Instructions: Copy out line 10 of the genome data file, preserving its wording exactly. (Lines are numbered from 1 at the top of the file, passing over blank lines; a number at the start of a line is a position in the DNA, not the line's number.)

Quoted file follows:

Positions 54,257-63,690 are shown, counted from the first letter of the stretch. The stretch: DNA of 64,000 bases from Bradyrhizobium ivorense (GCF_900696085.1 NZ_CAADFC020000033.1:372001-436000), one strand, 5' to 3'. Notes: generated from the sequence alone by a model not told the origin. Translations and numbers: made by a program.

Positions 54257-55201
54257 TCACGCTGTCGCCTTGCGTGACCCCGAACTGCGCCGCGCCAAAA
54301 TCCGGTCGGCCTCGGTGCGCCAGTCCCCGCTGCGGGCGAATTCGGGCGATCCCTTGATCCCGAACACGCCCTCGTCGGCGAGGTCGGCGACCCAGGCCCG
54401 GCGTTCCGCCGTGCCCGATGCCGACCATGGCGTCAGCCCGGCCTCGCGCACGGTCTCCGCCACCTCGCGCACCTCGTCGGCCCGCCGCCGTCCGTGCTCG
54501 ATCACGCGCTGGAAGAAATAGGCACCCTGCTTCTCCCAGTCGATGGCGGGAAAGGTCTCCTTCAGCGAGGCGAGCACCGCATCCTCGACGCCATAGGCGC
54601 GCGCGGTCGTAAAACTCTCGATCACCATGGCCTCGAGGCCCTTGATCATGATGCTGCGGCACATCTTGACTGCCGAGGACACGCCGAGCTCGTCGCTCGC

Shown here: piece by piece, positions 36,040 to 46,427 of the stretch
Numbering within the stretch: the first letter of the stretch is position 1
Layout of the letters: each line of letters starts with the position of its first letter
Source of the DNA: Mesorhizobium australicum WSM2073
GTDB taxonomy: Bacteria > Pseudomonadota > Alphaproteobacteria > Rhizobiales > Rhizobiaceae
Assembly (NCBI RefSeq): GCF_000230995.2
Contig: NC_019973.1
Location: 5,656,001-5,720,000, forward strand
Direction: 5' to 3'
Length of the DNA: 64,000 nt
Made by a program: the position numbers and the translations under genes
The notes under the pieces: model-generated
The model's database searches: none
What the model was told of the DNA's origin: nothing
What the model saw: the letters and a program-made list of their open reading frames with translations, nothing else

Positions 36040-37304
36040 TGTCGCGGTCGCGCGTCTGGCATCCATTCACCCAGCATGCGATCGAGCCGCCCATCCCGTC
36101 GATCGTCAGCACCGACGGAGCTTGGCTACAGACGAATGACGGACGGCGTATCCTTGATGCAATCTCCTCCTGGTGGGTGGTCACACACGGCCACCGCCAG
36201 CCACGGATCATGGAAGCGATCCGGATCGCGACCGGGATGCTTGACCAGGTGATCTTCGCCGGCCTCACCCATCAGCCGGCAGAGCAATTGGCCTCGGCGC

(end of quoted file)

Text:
Layout of the letters: each line of letters starts with the position of its first letter